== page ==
Rodgers unable to pull injury-riddled Packers off the mat
The Associated Press
All afternoon, Aaron Rodgers watched a stream of teammates limp off the field with injuries.
It got so bad toward the end that Green Bay's star quarterback had Letroy Guion, the starting nose tackle, taking snaps at guard.
Rodgers kept his composure throughout the Packers' 44-21 loss to the Atlanta Falcons in the NFC championship game Sunday, but his emotions were raw when asked about Jordy Nelson, who played with broken ribs.
"Yeah, I'm so proud of Jordy," Rodgers said. "I mean it was incredible that he was out there."
Rodgers nearly cried. Standing at the podium, he lowered his head, looked away and paused 10 seconds.
"I felt like we kind of hurt ourselves in the first half more than they really stopped us," Rodgers said. "They have a good football team. There's a reason they're moving on to the Super Bowl. They're going to be tough to stop."
The Packers (12-7) arrived in Atlanta riding an eight-game winning streak. They had gone from 4-6 to winning the NFC North, beating the Giants and then eking out a tense, dramatic victory last week at Dallas.
Rodgers threw 21 touchdowns and just one interception during the winning streak, but everything came crashing down against the upstart Falcons (13-5).
It came unhinged early. Mason Crosby, who was automatic from long distances to beat the Cowboys, was wide right on a 41-yarder on the first possession. The next possession ended with fullback Aaron Ripkowski losing a fumble, stripped and recovered by Jalen Collins, in the red zone.
Rodgers saw 10 points evaporate, and the Falcons quickly scored again to make it 17-0.
The rout was on.
"It hurt the momentum of the game, obviously not getting points to stay in the game," Rodgers said. "Their offense is hot right now."
Ripkowski slammed his fist against the Georgia Dome turf in frustration.
"It's tough to fight back from," Ripkowski said. "I just didn't take care of business today."
Green Bay trailed 24-0 at halftime, 31-0 early in the third quarter and 37-15 entering the fourth.
The Falcons' offense was a staggering 10 for 13 on third downs. The Packers' defense couldn't get off the field.
"When you keep giving teams plays on third-and-long," cornerback Damarious Randall said, "you're probably not going to win."
The injury count was relentless.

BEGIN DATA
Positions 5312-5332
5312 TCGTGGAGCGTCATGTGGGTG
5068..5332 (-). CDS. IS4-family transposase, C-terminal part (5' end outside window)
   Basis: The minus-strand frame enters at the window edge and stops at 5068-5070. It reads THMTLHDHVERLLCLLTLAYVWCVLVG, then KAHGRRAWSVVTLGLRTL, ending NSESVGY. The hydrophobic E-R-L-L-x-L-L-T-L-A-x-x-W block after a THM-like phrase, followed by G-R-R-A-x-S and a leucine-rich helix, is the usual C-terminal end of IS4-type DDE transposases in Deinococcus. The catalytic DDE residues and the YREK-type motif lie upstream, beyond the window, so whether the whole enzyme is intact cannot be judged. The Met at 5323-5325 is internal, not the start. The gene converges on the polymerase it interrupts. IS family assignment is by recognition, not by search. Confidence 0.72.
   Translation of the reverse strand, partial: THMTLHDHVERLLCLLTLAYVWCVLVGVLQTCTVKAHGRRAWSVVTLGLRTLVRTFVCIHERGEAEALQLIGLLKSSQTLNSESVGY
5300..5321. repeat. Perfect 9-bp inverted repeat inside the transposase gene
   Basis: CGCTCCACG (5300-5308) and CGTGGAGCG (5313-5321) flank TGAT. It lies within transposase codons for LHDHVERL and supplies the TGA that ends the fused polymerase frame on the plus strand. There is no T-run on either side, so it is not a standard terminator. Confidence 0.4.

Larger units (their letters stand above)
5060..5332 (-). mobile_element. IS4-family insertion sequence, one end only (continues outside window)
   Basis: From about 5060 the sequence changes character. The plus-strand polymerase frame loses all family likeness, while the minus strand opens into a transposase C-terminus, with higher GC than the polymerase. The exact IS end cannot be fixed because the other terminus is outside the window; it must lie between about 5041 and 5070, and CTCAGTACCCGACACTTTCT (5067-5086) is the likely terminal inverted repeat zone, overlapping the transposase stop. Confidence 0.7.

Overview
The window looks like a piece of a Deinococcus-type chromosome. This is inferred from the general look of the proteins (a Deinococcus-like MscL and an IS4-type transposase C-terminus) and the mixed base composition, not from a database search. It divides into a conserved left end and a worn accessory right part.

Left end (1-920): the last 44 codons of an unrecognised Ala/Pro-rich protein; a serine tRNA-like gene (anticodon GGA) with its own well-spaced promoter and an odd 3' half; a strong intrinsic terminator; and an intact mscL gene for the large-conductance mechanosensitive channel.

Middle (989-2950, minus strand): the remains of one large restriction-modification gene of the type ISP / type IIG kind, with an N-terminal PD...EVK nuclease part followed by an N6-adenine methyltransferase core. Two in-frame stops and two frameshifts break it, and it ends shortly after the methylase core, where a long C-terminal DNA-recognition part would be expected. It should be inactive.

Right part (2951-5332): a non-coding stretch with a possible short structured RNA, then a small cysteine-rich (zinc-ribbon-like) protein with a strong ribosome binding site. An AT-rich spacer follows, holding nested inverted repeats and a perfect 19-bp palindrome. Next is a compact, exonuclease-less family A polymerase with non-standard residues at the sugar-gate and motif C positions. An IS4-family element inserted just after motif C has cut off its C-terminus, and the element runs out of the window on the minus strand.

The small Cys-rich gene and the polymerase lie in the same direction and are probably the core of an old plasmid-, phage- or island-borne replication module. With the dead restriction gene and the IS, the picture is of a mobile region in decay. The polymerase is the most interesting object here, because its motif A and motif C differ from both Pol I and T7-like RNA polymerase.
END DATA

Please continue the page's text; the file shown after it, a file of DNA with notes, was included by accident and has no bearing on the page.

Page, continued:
Green Bay began the day with Nelson and two other receivers, Davante Adams and Geronimo Allison, playing in severe pain. So were safety Morgan Burnett and cornerback Quinten Rollins.
Linebacker Jake Ryan left the game early. So did left guard Lane Taylor, right guard T.J. Lang, running back Ty Montgomery and safeties Kentrell Brice and Micah Hyde.
Got all that?
"Frankly, I'm a little numb to it," Packers coach Mike McCarthy said. "We've had to deal with it and we've been able to overcome it. Today we could not. We couldn't overcome the pace these guys were playing at."
McCarthy had nothing but praise for the Falcons, quarterback Matt Ryan and the sold-out Georgia Dome, which hosted its last game with a $1.5 billion stadium under construction next door.
The noise was deafening, the loudest it's ever been at a Falcons game since the building opened in 1992.
"We got into a game that you just don't want to play, especially in this stadium," McCarthy said. "The crowd was fantastic. It was a great environment to compete in. It factored a little bit for us in our communication. We had a number of issues. I think the timeout there early — there were a handful of times we couldn't get the play in. That's a credit to the crowd."
Rodgers was proud that the Packers made it this far. He looks toward next season feeling optimistic.
"If this has taught us anything, it's how important home-field advantage is," he said. "Being able to sleep in your own bed and practice and not have to travel and have the fan support, it makes a big difference. We've played in three of these now and all on the road. It's tough to win on the road. We need to reload. I don't think we have to rebuild. We need to reload."